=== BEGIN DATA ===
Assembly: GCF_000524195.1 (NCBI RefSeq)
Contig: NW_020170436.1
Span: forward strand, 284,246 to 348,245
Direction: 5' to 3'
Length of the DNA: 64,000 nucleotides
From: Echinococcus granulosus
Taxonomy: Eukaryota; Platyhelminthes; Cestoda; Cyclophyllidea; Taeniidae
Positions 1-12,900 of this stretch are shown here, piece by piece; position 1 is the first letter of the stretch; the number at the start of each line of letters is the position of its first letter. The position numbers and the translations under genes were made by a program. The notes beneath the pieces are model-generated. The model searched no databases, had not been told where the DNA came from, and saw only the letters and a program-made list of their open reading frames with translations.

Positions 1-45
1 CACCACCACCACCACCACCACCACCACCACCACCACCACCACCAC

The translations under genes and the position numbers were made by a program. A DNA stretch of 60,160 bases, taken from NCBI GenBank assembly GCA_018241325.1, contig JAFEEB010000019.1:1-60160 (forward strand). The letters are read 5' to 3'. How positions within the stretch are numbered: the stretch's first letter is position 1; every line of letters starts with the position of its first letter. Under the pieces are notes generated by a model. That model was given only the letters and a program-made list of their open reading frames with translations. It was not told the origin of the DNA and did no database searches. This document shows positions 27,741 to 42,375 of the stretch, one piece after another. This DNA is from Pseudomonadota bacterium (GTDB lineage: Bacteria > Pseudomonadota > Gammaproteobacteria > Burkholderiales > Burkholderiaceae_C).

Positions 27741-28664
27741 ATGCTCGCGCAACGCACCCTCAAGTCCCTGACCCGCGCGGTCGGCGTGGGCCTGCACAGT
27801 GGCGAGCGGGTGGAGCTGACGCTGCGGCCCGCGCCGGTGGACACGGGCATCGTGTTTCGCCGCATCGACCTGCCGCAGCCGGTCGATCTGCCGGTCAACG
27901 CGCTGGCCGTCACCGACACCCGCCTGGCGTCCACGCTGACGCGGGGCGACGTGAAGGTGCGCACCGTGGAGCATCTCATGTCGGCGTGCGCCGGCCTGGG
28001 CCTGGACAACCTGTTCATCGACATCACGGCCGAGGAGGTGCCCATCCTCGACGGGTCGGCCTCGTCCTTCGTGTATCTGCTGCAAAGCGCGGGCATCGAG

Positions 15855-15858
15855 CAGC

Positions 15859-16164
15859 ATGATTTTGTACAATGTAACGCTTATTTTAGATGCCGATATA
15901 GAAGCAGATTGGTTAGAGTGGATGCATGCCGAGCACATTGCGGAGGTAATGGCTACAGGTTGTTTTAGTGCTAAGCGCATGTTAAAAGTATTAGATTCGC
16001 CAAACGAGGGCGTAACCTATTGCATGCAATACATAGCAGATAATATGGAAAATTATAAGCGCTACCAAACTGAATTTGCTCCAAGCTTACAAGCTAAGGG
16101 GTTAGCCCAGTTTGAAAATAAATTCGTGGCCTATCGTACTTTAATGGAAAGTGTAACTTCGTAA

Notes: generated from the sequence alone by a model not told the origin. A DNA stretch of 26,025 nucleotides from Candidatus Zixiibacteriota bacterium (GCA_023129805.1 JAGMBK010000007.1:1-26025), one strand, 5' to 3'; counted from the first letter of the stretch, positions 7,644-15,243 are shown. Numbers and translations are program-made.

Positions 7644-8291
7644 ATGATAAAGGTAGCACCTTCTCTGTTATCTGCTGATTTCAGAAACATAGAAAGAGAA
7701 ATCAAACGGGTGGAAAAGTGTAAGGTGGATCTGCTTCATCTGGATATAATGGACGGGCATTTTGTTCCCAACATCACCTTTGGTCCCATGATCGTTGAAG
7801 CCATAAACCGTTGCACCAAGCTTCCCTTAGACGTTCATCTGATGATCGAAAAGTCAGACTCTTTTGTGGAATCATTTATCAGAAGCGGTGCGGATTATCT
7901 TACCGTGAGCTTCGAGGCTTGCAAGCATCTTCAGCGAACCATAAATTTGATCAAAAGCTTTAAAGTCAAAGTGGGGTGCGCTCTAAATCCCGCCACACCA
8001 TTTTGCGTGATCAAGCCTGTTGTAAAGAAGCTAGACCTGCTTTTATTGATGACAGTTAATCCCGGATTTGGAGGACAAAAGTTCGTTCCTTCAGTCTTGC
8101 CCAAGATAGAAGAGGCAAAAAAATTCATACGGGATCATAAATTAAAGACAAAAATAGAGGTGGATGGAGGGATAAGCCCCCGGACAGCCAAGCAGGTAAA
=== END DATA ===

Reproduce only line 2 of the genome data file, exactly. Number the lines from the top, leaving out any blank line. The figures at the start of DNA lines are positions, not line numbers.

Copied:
Contig: NW_020170436.1